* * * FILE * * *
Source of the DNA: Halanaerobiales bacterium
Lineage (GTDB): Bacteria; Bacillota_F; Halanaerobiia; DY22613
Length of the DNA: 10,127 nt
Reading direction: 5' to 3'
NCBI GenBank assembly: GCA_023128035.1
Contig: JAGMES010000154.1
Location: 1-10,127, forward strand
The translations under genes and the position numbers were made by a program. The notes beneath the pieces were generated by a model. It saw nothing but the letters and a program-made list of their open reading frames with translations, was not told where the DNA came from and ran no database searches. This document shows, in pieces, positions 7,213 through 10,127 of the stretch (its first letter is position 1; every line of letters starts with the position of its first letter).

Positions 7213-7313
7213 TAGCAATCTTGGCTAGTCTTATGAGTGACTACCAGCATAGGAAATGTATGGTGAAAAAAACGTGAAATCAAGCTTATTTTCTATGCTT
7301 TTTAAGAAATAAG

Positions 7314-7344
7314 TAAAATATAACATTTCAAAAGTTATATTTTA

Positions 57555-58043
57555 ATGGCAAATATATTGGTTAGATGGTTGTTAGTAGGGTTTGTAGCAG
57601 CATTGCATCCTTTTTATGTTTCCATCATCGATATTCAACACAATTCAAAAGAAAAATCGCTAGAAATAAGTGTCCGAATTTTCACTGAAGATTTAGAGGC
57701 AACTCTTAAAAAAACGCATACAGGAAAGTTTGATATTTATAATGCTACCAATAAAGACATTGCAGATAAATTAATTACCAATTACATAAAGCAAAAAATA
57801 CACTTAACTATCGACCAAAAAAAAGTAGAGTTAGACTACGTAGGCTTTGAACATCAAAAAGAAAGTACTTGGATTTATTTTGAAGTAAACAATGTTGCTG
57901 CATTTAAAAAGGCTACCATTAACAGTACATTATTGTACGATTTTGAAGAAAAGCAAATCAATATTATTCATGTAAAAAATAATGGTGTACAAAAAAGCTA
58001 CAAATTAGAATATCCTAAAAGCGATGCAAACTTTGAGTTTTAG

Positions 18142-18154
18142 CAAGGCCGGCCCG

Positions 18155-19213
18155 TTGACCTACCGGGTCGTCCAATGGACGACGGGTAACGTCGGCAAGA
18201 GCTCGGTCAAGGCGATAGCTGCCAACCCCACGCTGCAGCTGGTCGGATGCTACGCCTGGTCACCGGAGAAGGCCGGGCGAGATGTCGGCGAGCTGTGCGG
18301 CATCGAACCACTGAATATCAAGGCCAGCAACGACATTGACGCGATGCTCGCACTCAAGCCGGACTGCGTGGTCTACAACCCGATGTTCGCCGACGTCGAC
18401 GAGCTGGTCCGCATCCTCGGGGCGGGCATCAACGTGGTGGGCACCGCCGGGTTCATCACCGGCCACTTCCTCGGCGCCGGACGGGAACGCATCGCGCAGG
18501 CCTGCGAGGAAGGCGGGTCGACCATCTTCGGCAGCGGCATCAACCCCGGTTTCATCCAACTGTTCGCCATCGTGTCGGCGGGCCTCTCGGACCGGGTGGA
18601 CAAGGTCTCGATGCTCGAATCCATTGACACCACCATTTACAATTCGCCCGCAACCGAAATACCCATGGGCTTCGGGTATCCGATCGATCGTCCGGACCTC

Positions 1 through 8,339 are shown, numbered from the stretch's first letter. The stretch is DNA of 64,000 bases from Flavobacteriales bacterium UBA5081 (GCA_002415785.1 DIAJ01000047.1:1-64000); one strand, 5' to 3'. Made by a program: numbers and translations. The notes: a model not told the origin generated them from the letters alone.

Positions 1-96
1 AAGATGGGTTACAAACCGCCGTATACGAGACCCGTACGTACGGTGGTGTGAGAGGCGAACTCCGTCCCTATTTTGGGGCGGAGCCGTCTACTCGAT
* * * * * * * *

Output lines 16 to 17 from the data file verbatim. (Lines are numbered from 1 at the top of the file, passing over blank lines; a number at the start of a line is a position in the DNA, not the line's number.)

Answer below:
57601 CATTGCATCCTTTTTATGTTTCCATCATCGATATTCAACACAATTCAAAAGAAAAATCGCTAGAAATAAGTGTCCGAATTTTCACTGAAGATTTAGAGGC
57701 AACTCTTAAAAAAACGCATACAGGAAAGTTTGATATTTATAATGCTACCAATAAAGACATTGCAGATAAATTAATTACCAATTACATAAAGCAAAAAATA